If you need a more accessible version of this website, click this button on the right. Switch to Accessible Site
We accept cash payments from customers

Foot & Ankle Specialist

Oceanside (760) 630-9200

Se Habla Espanol

October 2022

Tuesday, 25 October 2022 00:00

Athlete’s Foot

Athlete’s foot, or tinea pedis, is a skin disease caused by a fungal infection.  The infection typically occurs between the toes, and the feet are most subject to this disease because shoes best create the warm, dark, and moist environment in which fungus thrives.  Other areas that create a similar environment, such as swimming pools, public showers, and locker rooms; can also promote fungi growth. 

Symptoms of athlete’s foot include dry skin, itching, scaling, inflammation, and blistering.  Sometimes, blisters can evolve into the cracks or breaks in the skin.  The exposed tissue can then create pain, swelling, and discharge.  The spread of infection can cause itching and burning as well.

While athlete’s foot commonly occurs between the toes, it may also spread to the toenails or soles of the feet.  Other parts of the body, such as the groin or underarms, can also become infected if they are touched after the original area of infection is scratched.  Aside from physical contact, athlete’s foot can also spread through the contamination of footwear, clothing or bedsheets.

Proper foot hygiene is essential in preventing athlete’s foot.  You can prevent the fungus from spreading by frequently washing your feet using soap and water, thoroughly drying the feet between the toes, changing shoes and socks every day to reduce moisture, and ensuring that bathroom and shower floors are disinfected.  Other tips include using shower shoes, avoiding walking barefoot in public environments, wearing light and airy shoes, and wearing socks that keep the feet dry.

While treatment for athlete’s foot can involve topical or oral antifungal drugs, mild cases of the infection can be treated by dusting foot powder in shoes and socks.  Any treatment used can be supplemented by frequently bathing the feet and drying the toes.  If proper foot hygiene and self-care do not ease your case of athlete’s foot, contact your podiatrist.  He will determine if the underlying cause of your condition is truly a fungus.  If that is the case, a comprehensive treatment plan may be suggested with the inclusion of prescription antifungal medications.

Being a parent involves caring for your child in every way you can. You make sure they are eating the right food, being nice to others, and staying out of any trouble. However, it is also important that you are watchful of their health, more specifically their foot health. Maintaining good foot health in childhood is important in preventing later conditions in life from happening. As children continue to develop, their feet require different techniques of care. Here are some various ways in which you can help your child’s feet stay healthy.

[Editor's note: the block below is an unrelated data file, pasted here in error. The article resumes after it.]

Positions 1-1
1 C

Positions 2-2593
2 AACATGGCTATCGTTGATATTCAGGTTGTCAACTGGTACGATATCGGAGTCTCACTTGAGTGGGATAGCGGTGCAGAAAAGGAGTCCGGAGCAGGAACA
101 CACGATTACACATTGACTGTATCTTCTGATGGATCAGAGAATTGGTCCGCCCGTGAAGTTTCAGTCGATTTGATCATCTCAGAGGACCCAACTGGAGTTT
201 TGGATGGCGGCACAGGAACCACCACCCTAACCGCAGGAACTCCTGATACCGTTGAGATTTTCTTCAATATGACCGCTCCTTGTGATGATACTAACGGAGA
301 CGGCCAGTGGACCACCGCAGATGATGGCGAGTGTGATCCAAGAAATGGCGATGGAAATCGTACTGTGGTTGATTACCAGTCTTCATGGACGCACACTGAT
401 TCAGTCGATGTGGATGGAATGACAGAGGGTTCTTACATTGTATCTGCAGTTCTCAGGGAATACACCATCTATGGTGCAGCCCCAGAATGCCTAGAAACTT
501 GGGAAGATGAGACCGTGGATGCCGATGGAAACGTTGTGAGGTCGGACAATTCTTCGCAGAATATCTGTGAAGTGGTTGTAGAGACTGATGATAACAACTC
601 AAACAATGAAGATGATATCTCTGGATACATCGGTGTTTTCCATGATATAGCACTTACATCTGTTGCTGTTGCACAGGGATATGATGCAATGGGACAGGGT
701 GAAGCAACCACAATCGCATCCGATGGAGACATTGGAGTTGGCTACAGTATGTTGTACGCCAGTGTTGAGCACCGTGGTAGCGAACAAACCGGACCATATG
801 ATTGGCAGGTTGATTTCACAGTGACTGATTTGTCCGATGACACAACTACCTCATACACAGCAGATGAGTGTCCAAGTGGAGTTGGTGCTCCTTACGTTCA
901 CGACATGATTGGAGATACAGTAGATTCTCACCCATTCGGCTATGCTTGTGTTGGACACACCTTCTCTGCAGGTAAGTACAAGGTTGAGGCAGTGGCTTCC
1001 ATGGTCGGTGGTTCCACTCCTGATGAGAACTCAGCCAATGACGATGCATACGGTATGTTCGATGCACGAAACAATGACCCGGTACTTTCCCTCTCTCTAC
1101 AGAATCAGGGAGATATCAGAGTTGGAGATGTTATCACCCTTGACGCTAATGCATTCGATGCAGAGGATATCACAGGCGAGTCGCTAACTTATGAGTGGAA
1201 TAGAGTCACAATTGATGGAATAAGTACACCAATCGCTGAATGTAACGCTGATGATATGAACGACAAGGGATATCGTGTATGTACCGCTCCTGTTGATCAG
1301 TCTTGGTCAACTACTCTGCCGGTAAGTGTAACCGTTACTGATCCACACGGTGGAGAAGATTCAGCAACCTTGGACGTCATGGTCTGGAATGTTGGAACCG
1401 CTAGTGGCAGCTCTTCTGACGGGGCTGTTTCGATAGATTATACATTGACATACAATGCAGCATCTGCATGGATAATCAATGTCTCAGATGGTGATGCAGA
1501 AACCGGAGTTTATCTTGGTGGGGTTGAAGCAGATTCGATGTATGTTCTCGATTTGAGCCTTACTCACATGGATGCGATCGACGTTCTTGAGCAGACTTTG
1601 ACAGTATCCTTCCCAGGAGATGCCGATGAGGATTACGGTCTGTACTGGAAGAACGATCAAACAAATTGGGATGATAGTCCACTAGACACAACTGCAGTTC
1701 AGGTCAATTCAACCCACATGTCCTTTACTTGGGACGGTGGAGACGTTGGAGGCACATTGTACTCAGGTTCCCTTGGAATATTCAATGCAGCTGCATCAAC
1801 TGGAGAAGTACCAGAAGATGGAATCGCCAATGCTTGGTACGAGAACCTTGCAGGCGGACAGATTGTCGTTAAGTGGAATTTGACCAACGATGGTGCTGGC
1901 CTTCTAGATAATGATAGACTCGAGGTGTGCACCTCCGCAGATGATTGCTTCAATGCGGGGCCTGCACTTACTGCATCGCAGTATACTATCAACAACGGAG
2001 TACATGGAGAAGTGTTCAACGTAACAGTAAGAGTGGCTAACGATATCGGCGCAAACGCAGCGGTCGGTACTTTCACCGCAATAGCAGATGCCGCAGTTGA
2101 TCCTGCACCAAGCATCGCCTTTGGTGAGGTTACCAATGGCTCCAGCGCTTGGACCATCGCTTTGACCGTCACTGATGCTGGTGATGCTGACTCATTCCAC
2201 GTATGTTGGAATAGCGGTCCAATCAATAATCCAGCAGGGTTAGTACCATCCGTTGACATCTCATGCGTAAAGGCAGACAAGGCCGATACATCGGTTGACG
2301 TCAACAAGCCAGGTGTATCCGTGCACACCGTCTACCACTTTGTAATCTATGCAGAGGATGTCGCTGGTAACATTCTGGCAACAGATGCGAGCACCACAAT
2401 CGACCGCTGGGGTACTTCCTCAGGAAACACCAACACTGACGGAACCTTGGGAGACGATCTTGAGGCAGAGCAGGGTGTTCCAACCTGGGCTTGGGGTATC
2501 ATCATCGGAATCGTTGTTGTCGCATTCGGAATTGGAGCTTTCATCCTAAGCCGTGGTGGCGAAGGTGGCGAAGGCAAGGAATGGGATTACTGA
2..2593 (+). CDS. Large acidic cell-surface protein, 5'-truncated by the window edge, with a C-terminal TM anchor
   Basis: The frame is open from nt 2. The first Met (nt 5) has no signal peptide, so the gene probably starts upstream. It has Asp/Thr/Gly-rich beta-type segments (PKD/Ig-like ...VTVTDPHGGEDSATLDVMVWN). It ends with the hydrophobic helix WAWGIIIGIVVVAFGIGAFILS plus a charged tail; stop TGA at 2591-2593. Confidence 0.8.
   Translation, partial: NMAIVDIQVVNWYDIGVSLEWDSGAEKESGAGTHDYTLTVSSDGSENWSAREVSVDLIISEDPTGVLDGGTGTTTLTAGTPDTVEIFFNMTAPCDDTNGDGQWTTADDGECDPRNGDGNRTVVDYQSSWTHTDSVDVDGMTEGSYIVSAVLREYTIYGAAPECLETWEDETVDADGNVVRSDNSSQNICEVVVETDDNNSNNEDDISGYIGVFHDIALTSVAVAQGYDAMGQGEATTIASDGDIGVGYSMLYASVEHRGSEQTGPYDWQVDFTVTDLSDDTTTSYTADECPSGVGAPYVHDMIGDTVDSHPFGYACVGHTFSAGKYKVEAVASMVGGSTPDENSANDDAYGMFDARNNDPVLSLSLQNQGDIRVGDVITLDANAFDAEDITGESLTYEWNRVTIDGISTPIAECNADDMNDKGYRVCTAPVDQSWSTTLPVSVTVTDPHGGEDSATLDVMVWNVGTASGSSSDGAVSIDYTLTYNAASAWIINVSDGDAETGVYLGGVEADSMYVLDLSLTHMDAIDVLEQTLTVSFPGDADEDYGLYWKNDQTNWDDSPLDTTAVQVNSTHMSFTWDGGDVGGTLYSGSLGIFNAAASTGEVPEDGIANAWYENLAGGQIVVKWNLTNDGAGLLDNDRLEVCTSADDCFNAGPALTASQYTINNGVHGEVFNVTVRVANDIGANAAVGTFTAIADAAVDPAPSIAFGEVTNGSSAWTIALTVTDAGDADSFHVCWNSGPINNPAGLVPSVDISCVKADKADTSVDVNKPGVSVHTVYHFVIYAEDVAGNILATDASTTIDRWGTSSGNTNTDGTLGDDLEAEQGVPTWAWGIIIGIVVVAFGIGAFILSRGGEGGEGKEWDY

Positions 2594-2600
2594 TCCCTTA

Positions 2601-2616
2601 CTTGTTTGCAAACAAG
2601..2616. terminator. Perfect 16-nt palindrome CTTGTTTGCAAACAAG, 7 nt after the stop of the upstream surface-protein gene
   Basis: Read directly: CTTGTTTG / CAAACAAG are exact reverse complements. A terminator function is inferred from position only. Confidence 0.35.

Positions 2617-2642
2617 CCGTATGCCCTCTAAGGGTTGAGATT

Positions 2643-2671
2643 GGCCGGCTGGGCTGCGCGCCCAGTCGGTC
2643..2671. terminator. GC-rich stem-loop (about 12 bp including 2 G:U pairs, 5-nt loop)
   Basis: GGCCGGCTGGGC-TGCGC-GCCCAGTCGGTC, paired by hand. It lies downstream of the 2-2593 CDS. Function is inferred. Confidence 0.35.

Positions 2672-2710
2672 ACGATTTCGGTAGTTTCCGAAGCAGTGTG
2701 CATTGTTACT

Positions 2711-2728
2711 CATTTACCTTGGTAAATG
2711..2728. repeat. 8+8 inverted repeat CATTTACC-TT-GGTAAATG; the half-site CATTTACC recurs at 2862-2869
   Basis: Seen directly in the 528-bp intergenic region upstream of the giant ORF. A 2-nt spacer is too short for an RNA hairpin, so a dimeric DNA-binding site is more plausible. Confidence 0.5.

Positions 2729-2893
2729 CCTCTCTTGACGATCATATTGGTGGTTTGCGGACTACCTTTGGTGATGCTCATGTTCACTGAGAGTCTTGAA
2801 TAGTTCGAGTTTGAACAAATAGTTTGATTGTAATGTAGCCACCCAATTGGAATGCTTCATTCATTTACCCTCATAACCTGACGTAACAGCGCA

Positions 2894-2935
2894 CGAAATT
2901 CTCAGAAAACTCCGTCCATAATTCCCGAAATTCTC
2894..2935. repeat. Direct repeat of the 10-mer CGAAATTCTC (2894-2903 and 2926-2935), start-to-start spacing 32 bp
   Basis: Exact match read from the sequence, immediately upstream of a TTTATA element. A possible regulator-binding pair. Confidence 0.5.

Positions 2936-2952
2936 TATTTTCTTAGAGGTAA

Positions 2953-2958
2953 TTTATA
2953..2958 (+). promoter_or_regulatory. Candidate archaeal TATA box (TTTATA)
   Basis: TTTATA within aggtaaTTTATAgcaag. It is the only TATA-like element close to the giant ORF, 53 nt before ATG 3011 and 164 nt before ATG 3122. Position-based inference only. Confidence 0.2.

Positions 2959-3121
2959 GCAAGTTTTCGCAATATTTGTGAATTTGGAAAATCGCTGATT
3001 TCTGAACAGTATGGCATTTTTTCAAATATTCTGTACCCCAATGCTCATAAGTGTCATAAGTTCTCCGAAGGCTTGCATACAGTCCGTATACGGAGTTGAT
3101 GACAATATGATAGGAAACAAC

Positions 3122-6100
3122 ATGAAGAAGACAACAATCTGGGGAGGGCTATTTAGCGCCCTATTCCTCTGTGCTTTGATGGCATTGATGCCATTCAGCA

A baby needs a lot of care and attention overall, but the importance of their feet should never be forgotten. Before a baby turns one, their feet change and develop greatly. It is important that during this time, a mother avoids putting tight socks on their child. She should also encourage movement of their feet so the baby can begin to feel more comfortable using them.

As a baby enters the toddler years of his or her life, they are begin to walk around. When your baby begins to take those first steps, it is crucial that they are wearing protective shoes on their feet. As a mother that is observant of your child’s feet, you may notice changes in them. This is completely normal as the feet are becoming susceptible to the activity of walking. It is normal for a toddler to be a bit unsteady or to “walk funny” at first.

When your child grows out of their toddler years, it is important that you begin to show him or her how to care for their feet on their own. Practice with your child proper hygiene in order to prevent foot fungus or infection. Since children are constantly on the move, it is crucial to be cautious of any accidents or injuries that might occur. If an injury occurs, it is advised that you take your child to be examined by a doctor immediately. Since your child is still growing, particular injuries can shift the way in which a bone or other important part of the foot is developing.